* * *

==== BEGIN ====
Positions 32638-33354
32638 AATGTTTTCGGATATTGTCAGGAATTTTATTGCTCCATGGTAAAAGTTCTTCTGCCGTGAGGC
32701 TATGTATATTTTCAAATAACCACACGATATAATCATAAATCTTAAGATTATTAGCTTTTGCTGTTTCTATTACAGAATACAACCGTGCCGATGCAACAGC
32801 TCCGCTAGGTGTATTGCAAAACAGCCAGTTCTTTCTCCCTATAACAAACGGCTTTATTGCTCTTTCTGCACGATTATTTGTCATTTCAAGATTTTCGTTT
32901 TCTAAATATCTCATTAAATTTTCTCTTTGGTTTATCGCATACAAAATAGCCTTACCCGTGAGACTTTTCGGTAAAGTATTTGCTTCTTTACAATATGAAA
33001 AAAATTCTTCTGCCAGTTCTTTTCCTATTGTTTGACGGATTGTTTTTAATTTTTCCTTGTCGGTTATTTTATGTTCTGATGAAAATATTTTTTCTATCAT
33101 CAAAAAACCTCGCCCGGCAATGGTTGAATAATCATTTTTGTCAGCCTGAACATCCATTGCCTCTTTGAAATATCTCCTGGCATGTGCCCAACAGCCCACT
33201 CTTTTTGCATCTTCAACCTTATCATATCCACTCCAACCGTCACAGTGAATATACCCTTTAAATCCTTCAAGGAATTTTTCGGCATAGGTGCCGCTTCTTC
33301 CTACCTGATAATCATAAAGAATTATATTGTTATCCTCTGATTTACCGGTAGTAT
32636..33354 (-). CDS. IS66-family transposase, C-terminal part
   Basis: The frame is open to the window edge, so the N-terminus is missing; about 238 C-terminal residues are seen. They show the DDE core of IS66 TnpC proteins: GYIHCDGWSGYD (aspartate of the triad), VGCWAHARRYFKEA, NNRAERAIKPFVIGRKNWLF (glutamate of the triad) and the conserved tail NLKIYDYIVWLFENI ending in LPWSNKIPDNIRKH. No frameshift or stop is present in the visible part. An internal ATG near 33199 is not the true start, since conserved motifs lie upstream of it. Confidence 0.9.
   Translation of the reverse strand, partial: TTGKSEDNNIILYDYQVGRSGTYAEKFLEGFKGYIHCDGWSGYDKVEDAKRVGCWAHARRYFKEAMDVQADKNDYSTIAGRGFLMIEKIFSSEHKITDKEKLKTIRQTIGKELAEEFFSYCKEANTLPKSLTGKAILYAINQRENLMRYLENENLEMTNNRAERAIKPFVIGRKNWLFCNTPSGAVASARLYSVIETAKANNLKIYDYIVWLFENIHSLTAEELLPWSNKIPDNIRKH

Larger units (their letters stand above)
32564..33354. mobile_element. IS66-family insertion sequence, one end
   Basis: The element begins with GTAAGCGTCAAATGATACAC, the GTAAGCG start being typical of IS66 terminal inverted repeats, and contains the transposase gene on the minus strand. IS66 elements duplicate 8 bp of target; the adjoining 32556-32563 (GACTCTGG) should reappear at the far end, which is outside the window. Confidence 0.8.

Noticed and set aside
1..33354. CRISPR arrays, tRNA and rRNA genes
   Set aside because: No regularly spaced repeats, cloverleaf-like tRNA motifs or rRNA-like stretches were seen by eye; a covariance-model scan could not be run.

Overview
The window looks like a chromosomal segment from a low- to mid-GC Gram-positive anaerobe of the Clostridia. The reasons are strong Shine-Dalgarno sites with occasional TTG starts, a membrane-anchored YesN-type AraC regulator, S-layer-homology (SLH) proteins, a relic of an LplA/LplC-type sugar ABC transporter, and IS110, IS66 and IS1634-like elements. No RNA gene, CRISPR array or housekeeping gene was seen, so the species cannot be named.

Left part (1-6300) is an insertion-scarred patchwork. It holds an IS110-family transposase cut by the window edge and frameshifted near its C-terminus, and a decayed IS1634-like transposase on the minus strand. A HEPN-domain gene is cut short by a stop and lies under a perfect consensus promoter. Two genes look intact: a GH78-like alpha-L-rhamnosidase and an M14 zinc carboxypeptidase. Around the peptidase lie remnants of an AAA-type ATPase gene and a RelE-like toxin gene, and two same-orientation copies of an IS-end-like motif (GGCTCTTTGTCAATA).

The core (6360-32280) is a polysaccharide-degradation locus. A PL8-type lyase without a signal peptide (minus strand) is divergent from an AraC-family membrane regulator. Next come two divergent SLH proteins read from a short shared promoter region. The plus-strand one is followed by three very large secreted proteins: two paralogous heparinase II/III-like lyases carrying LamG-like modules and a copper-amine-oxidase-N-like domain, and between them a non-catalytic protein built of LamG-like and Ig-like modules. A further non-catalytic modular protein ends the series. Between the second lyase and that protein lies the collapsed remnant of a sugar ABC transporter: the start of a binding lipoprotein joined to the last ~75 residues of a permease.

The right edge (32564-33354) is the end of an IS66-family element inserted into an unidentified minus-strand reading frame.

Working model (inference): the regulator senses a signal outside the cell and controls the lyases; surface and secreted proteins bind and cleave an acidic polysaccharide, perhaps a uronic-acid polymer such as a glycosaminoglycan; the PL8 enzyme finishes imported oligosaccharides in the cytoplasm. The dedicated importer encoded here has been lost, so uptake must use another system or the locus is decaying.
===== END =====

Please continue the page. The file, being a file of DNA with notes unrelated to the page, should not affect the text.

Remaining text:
Morty stood in front of Storch's building smoking a cigarette in the humid, frog-singing night. He hadn't seen Bluto Pippy walk into the conference room, but there'd been a huge influx of men and he must not have seen Pippy in the crowd. Pippy was probably still in there, and would be in that stifling room for the next 24 hours or so. What madness! Keeping those guys cooped up in that poorly ventilated room for that long, not letting them leave to get fresh air or bathroom breaks. Of course, that was the whole point--to break their spirits and drive them to and past the brink of madness so that they'd have no will and hand over all their dough to Storch. Morty thought about how the whole thing had the air of some weird mystical ritual. He remembered the weird insignia he saw on the robes. The thing looked like some kind of fertility symbol with an infinity sign on it. What the heck was that all about? Well, there was one way to find out. Storch and his henchmen were busy at the seminar--leaving his office free to search. At least, Morty hoped it was free--he might have to take care of a few of the Storch goons to gain access to the office. Morty scratched out his cigarette, dropped it in a trash-can sized ashtray, and walked back into the office building.